06/12/2005, Chipman River
As I write, evening is falling on the Chipman River. Nina and Meg are making dinner, Karen is writing in the route log and Beth is doing food inventory, checking what we've got left as we near our first re-supply. It is incredible to look back on the events of the past week in relation to where we are at this very moment. Over the last few days we have passed through a series of what feel like quite significant landmarks along the course of our journey. On June 10th we portaged around Burr Falls, which marks the entrance of the Fond du Lac into Black Lake.
All of us thoroughly enjoyed our time on the Fond du Lac. It was a sight of sunny days, wildlife, and the first two fish of the trip (two unsuspecting pikes caught by Meg and Karen). The Fond du Lac is a river flowing over wide sandstone ledges and through beautiful canyons carved slowly out of the rock. We lined and ran nearly all of the rapids with the exception of Manitou and Burr Falls, both of which are breathtaking canyons where the river simply cannot contain its eagerness to travel onward. We seem to be echoing the Fond du Lac's energy, having made our way across Black Lake and over the Chipman portages. Each paddle stroke and every portage takes us further north. Passing over the Chipman portage we had the immediate feeling of entering into a newer, wilder landscape... less traveled, and more remote. Thoughts turn to J.D. Tyrell and Art Moffat, who began their journeys north over these same portages near a century ago. Currently, we have completed nine of the twelve portages and have only a couple more to go.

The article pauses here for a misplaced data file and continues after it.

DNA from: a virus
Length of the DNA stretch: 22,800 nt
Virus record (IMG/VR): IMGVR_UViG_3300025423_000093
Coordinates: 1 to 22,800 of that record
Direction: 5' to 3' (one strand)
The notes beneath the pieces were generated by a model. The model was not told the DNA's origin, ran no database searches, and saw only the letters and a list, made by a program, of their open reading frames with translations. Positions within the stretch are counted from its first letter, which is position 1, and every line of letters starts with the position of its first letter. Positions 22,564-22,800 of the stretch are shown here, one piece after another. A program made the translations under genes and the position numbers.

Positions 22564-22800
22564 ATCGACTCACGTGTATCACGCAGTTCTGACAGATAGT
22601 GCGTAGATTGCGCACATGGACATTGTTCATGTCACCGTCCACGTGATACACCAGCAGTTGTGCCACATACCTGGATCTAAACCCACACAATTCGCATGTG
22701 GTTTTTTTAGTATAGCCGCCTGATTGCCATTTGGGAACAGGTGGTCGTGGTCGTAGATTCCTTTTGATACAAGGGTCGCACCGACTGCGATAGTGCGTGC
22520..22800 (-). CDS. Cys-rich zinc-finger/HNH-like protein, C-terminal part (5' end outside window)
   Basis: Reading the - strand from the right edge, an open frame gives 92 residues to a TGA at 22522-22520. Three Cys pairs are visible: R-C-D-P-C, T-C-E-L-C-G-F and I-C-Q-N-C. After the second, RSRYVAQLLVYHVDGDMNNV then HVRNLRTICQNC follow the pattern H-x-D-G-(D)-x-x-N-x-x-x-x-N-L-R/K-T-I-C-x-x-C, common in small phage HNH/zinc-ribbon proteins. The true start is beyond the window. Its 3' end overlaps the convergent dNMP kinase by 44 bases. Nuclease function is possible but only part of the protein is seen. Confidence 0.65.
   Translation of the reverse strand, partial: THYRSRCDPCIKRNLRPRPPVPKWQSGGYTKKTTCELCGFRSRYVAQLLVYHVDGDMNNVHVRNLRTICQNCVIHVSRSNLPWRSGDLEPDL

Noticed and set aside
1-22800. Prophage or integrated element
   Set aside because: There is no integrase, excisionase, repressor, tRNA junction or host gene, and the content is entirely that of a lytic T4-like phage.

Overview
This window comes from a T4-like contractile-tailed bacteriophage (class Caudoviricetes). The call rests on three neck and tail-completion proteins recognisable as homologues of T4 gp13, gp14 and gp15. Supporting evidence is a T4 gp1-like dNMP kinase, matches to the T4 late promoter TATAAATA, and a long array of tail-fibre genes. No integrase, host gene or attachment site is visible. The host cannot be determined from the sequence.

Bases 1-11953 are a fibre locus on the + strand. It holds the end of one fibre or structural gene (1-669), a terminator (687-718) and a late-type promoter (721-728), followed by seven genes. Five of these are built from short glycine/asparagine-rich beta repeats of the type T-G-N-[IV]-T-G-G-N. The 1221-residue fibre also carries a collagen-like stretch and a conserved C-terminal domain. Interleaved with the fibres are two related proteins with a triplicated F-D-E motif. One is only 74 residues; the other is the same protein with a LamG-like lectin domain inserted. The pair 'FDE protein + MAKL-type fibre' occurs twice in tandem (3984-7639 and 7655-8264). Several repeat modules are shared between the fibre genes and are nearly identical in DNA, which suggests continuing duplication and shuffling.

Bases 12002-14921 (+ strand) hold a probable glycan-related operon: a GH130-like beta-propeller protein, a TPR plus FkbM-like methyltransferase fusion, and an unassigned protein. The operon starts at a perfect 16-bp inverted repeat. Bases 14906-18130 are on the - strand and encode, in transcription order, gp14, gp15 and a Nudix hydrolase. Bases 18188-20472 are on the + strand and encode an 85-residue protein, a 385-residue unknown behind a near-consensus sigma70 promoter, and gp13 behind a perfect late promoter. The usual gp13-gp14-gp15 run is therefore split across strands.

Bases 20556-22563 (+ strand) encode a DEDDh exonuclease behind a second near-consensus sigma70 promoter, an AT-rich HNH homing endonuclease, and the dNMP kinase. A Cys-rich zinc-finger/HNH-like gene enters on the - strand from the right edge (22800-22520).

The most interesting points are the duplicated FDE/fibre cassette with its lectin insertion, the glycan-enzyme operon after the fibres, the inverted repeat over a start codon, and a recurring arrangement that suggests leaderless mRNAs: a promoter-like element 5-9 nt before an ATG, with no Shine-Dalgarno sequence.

Free from the ice, which seems like so long ago, we have been putting in long days of travel and enjoying every moment of it. We start each day with the silent and slow packing of packs, characteristic of a group waking up from a sound sleep and preparing for the day. All of us would agree that the best part of our morning ritual is the bowl of granola and cup of coffee that give us enough energy to attack the day. 1800granola.com definitely knows how to make a delicious, hearty granola that incredibly holds our hunger at bay until lunch. I would also note that a hot cup of coffee each morning makes us a brighter, happier bunch and we cannot thank Sarah Rosen and her family enough for that. Beth stopped trying to give up coffee about two weeks ago, and couldn't be happier.
As we continue to head north, folks at home and camp and all those who have helped us make this possible are with us in many ways. Thanks to you all, we are loving life out here. All for now.
[Picture: Burr Falls]
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